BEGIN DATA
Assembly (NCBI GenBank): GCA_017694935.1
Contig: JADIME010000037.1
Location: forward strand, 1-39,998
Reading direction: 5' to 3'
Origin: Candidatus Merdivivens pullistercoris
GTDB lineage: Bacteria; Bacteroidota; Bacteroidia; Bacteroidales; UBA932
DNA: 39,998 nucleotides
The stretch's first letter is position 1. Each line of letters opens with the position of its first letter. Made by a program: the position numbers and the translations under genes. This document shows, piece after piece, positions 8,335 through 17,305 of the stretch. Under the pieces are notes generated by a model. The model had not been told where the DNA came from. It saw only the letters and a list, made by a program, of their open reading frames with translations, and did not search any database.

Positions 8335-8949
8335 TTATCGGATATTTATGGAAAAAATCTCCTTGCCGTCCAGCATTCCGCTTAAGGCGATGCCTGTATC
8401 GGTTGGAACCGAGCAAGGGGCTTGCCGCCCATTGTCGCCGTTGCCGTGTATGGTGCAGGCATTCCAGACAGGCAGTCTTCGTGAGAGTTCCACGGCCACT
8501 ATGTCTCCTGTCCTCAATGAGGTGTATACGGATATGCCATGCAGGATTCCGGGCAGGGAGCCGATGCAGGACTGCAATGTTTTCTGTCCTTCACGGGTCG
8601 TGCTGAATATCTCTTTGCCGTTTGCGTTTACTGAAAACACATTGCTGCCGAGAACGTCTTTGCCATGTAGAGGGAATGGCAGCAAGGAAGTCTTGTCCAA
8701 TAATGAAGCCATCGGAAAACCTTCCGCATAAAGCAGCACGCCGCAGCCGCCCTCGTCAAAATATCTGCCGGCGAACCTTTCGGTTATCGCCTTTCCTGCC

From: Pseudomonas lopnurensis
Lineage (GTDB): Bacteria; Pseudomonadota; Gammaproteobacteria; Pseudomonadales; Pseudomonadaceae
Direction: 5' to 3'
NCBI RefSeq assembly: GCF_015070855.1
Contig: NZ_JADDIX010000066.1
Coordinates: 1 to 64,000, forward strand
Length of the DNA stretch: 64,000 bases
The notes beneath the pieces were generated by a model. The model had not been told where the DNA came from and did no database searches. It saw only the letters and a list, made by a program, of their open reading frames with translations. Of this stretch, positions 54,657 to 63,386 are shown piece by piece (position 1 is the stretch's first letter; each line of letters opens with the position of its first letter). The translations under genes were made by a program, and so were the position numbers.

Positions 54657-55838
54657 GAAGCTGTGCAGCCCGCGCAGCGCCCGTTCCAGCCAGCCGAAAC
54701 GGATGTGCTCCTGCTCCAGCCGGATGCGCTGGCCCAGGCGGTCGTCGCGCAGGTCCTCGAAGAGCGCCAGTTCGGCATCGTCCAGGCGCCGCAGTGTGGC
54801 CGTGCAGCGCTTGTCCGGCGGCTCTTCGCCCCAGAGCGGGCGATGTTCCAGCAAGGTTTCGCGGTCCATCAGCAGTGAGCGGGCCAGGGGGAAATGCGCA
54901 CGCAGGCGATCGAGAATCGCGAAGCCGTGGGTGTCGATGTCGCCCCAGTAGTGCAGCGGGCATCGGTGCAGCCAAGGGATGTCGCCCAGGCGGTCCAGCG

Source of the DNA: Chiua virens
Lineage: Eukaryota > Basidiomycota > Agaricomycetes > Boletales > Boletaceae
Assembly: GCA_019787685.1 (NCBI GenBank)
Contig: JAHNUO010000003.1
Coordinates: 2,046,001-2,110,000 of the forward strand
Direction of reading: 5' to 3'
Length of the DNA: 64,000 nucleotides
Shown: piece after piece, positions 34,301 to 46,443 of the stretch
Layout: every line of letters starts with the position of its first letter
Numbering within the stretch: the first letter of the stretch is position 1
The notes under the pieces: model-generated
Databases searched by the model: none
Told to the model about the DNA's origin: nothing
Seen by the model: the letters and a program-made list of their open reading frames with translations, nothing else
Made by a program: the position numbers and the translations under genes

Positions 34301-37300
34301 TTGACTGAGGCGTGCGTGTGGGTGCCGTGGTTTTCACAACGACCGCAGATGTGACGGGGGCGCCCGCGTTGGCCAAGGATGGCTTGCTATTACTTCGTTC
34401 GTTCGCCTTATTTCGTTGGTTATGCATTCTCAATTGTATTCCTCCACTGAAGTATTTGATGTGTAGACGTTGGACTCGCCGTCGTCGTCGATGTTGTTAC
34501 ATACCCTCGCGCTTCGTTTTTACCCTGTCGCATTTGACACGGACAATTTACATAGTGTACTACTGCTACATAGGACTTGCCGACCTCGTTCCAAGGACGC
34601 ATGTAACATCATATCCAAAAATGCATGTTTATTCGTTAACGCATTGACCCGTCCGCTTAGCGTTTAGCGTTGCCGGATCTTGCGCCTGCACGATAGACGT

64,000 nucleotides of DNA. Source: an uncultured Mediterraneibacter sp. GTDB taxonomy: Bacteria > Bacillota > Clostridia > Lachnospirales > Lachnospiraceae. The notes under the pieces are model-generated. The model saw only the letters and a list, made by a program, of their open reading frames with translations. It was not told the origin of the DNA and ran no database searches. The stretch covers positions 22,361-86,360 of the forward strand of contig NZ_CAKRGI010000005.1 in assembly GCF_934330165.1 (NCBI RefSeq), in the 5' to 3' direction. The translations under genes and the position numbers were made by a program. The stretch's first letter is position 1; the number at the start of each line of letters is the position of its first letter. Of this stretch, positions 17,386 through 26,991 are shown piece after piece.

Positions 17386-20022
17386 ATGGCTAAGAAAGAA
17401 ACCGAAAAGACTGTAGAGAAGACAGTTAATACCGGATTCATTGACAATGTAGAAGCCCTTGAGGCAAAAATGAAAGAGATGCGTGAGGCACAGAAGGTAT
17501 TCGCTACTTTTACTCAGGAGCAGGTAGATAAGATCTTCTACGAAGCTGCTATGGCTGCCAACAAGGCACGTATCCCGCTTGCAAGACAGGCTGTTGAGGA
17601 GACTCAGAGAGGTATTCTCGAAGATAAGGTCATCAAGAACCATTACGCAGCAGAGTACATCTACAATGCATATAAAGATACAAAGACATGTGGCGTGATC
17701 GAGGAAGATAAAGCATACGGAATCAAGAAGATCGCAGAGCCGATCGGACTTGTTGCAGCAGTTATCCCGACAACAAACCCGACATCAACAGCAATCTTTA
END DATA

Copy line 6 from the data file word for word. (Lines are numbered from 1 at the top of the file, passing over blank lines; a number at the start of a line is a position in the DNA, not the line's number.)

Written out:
GTDB lineage: Bacteria; Bacteroidota; Bacteroidia; Bacteroidales; UBA932